Geothermal heat pumps aren’t noisy, and many of the units you can get these days won’t even produce sounds loud enough for you to hear them. There are still some that may be noisy, but it doesn’t mean that you have to get used to its noise. There are a few things that you can do to reduce the noise that your geothermal heat pumps produce, including the following:
Install a Compressor Sound Blanket Wrap
Whether your geothermal heat pump is new or old, it may produce sounds that make you feel uncomfortable. If this is your case, the first thing that you should consider is to install a compressor sound blanket wrap. It’s made of noise-reduction materials and is fitted around the compressor to reduce the sounds it creates.
It’s the most cost-effective solution you can try because you don’t have to replace anything within your unit. It also doesn’t cost a lot, making it easier for you to solve the issue. Whether you have a new or old geothermal heat pump, it’s something that will come in handy if you want to reduce the noise your unit produces.
Use Sound Curtain Door Covers and Acoustic Door Seal
If you have a floor-mounted unit inside a mechanical closet, an excellent way to reduce the noise that your heat pump creates is to install sound curtain door covers and acoustic door seals. You can use this as an addition to the sound blanket wrap, effectively minimizing the sound that any part of your unit creates.
The sound curtain door cover will provide an additional barrier for your closet and will help you absorb the sound it creates. You can also seal the gaps with an acoustic door seal around the door to make your closet an effective silencer for the pump. Both of these will work together in reducing the noise, which you might need if you’ve only had your geothermal heat pump for a few days.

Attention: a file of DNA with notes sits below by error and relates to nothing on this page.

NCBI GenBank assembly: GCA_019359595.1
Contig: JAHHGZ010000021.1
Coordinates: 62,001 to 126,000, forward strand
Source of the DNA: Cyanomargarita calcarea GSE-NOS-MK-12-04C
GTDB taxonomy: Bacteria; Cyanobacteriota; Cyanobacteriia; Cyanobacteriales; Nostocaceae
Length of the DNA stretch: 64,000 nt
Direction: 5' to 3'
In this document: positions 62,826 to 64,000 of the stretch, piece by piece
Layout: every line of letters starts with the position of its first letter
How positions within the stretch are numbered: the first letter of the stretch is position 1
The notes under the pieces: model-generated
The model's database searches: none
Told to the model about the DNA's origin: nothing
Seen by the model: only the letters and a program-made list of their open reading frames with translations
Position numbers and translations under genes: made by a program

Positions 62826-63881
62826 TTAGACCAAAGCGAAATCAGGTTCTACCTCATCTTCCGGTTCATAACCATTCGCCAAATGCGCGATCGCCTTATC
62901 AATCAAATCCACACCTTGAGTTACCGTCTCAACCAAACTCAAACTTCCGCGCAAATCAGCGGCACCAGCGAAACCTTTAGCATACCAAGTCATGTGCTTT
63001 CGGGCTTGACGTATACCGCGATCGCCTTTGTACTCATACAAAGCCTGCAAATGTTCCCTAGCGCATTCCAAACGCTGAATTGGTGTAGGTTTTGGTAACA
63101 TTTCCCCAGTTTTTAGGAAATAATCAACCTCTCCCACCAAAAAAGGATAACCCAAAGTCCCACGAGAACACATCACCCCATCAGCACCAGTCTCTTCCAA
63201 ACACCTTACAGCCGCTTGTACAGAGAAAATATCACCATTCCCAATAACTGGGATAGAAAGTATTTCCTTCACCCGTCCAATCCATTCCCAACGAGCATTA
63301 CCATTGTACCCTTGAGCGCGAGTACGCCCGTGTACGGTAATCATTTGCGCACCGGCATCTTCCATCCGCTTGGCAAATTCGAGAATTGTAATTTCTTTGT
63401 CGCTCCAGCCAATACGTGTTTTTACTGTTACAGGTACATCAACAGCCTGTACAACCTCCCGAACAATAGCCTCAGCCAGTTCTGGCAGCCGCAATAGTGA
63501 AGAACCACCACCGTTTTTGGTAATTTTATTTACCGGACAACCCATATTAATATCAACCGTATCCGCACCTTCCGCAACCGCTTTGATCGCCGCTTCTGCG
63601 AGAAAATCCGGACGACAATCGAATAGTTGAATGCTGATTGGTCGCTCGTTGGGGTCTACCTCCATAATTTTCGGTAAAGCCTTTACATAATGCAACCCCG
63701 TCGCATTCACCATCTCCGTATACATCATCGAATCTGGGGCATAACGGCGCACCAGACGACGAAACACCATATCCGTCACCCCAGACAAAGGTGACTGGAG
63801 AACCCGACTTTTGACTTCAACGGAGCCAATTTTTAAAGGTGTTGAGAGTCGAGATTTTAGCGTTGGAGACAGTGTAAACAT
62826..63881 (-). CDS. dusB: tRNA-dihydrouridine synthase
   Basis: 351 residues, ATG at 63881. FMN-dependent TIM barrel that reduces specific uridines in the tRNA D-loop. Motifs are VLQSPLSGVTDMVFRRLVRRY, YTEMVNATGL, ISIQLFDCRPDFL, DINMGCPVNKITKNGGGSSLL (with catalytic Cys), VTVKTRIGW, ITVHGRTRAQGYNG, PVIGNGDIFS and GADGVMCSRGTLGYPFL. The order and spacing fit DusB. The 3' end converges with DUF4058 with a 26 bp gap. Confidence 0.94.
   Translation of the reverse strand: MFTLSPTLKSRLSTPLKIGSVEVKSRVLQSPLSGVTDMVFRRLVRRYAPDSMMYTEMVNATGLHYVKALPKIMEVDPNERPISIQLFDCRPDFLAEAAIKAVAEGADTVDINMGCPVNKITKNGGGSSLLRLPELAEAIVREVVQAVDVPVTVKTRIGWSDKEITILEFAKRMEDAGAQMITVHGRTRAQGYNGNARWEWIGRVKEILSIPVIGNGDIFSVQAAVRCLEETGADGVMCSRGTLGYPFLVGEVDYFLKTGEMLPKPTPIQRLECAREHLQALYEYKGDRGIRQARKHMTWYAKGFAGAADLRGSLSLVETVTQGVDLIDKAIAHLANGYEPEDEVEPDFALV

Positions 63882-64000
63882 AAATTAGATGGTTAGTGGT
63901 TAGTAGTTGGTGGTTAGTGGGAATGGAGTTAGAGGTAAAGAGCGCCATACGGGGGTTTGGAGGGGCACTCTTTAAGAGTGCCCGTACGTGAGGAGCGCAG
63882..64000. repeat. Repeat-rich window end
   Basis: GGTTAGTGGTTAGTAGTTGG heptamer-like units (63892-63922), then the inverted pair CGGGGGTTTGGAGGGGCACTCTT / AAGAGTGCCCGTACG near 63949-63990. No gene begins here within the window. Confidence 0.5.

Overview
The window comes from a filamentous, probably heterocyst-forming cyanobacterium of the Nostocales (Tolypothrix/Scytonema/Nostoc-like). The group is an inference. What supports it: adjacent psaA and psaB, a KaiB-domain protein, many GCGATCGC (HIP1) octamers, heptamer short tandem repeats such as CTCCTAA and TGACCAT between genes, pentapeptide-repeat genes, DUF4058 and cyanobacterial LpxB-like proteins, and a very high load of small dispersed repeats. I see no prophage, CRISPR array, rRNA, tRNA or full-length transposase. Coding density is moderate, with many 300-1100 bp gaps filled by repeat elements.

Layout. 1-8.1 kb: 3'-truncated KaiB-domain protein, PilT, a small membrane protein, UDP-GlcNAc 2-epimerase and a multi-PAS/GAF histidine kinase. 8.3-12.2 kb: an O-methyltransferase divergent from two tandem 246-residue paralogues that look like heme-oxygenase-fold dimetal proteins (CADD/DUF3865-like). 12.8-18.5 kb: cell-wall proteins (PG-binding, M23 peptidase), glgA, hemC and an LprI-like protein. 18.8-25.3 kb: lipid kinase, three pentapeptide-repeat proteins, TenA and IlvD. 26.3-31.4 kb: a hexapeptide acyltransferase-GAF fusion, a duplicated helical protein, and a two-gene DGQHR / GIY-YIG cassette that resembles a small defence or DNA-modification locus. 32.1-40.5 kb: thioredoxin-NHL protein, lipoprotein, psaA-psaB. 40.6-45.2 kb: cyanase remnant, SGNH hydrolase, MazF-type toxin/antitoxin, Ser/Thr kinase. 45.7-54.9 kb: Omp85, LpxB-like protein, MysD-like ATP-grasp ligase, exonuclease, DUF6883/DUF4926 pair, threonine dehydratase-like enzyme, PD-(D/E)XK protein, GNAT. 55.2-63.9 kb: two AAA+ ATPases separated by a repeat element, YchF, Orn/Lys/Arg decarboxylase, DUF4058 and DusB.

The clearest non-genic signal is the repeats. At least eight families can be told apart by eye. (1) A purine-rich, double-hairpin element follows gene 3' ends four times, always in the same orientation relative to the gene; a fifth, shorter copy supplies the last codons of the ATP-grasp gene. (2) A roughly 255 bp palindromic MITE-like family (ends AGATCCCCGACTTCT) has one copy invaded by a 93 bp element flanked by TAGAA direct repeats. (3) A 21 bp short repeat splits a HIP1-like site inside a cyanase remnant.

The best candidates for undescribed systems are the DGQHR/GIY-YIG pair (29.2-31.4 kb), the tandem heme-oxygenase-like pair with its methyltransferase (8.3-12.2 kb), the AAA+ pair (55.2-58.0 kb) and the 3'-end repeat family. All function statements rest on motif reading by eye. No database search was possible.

Use Vibration Pads or Vibration Dampener
Geothermal heat pumps vibrate while working, and the sound it creates depends on the unit you have. If you’re dealing with loud noises while it’s operating, and you’re certain that it’s not because of a problem with your unit, then you can use vibration pads or vibration isolation dampers to reduce the noise it creates. These pads will help you absorb the vibration that your unit makes, reducing its noise without replacing its parts.
However, this solution may not work for all units because it only solves its vibration. It doesn’t reduce the overall noise that it creates, making it less ideal for homeowners dealing with intolerable noises. Nonetheless, it’s a cheap solution that you can try, and you won’t have to get a professional to do it for you.
Use a Ventilation Hood
This technique is another solution to try if you have your unit inside a mechanical closet—install a ventilation hood on top of the grill that’ll serve as a silencer. This method works well if you have the sound curtains and door seals because it eliminates the excess sounds that the curtains and seals can’t absorb.
Although there will be more things that you need to consider if you’re going to install a ventilation hood, it’s highly effective in reducing noise. Given that you’ve insulated it properly, you can be sure that the noise your unit produces will be minimal.
Consider Replacing Your Unit
Geothermal heat pumps, like any equipment, will have several problems as they age. If you’ve already had your pump for 10 to 15 years, it’s probably best to consider replacing the unit itself. Sure, there are many other things that you can do to get rid of the noise that your pumps create, but if you’ve tried most of them and the noise is still intolerable, changing the unit could be the best option for you.
After all, repairing or replacing parts of an old unit can be costly, with very little payoff. Plus, if you consider the perks of newer units with less operational noise, it’s not that hard to replace an old geothermal heat pump. The only thing that you need to consider is the quality of the one you’re getting, and ensure that you won’t deal with its noisy operation as soon as you have it installed.
Geothermal heat pumps aren’t noisy, and even entry-level ones that produce more sounds are still quieter than those that run on fossil fuel. However, it doesn’t mean that you should expect a quiet operation when switching to geothermal heat pumps. There are still some noises that you can hear, and some of them are related to their operation.
Remember, if you’ve already had your geothermal heat pump for years, and it’s the first time you hear these sounds, it would be best to contact an HVAC professional as soon as possible to help you deal with the issue.
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- Ims Heat Pumps: Are Ground and Air Source Heat Pumps Noisy?
- Asn: Noise Associated with the Ground Water Systems Serving Residential Geothermal Heat Pumps
- Houzz: Noisy Compressor in Geothermal Heat Pump
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- Geomaster: How Noisy Is the Geothermal Heat Pump Unit?
- Bass Air: 4 Signs of Geothermal System Problems